HOW TO DO IT: Stand with your feet approximately hip-distance apart and center your weight. Hold your arms out to the sides of the room. Turn the right palm toward the sky as you raise the arm up. Simultaneously turn the left palm face down as you float the arm downward. You fluidly step forward, turn your torso and change the arm positions in a rolling motion.
5. Raising Power
Tai chi provides psychological benefits in terms of centering your mind and enhancing concentration. Raising Power encourages you to focus on the energy of your body. It's often used as an opening or closing to a series of forms.
HOW TO DO IT: Stand in the basic starting position. Rub your hands together and then pull them apart slowly. Gradually draw them toward one another again, but pause before they actually touch. Focus to feel the energy generated between your hands as you repeat.
Tai chi has the potential to improve cardiovascular fitness, especially in seniors who were previously sedentary. It can have the same benefits as a regular walking habit when practiced consistently. Basic stepping creates the movement of tai chi that's essential to the cardio benefits. Plus, the weight shift involved in the movement further enhances balance and proprioception.
HOW TO DO IT: Stand with one foot slightly in front of the other. Maintain a low center of gravity, then step and roll your entire foot from the heel to the ball. The stepping movement may go forward, sideways or backwards, depending on the form being practiced.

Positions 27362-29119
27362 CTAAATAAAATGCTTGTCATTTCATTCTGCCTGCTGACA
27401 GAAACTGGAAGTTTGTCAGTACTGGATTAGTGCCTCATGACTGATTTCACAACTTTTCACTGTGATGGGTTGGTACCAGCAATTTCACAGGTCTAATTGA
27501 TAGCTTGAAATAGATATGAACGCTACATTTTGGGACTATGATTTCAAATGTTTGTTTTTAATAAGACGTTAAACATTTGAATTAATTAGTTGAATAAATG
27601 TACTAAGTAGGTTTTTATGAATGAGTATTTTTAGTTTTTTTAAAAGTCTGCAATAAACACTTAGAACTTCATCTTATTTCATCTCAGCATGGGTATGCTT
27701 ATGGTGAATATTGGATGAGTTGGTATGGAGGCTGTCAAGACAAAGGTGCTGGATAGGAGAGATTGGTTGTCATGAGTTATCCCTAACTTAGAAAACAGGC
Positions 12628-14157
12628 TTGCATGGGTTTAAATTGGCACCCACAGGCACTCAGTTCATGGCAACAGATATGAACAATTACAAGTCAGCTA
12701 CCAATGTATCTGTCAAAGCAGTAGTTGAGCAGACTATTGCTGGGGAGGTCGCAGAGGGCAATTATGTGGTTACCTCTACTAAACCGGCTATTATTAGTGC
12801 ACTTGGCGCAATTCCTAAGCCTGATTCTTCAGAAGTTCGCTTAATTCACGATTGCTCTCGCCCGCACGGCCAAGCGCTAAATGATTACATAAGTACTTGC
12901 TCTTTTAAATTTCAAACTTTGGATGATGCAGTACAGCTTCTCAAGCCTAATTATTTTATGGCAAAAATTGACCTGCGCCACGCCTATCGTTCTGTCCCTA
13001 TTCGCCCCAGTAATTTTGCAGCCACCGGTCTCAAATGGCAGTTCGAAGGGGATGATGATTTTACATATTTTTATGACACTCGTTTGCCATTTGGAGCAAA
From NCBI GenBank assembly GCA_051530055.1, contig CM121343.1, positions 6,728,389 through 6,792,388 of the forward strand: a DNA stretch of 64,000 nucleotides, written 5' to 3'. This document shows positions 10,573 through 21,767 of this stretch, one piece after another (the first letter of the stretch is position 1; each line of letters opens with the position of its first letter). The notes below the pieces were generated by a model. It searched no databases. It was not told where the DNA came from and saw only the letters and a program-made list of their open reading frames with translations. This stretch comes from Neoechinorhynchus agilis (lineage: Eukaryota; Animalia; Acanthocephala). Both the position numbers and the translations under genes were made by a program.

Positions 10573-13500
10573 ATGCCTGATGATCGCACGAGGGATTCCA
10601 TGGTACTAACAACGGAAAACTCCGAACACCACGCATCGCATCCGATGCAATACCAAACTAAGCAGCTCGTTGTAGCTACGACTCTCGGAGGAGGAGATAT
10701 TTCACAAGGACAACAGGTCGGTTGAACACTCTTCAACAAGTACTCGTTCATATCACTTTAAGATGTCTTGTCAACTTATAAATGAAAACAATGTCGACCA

7. Single Whip
The single whip offers arm strengthening benefits and enhances circulation to the fingers. This offers health benefits if you have arthritis, carpal tunnel syndrome, tennis elbow or other connective tissue injuries in the arms and hands.
HOW TO DO IT: Form a beak hand by placing the hand, palm face downward, and curling the four fingers softly toward the thumb. Extend one leg forward and face to the side as the beak hand and arm move forward and the wrist bends up and down as your open and close your fingers.
8. White Crane Spreads Wings
White crane spreads wings is a quintessential tai chi form that hones balance as you shift your weight from one side to the next. The unified movement of the form requires concentration and enhances the mental benefits provided by tai chi.
HOW TO DO IT: Stand in the beginning posture. Step forward onto your right foot and turn your waist slightly to the right. Raise your right hand, with the palm facing the body. Simultaneously press your left hand toward the floor as you peel the left foot off the floor. Sweep the left arm and hand around your abdomen as you move the left foot toward the side wall. Finish the form by turning completely to the side, with your right hand just above your head and let the left hand float toward your thigh.
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Andrea Boldt has been in the fitness industry for more than 20 years. A personal trainer, run coach, group fitness instructor and master yoga teacher, she also holds certifications in holistic and fitness nutrition.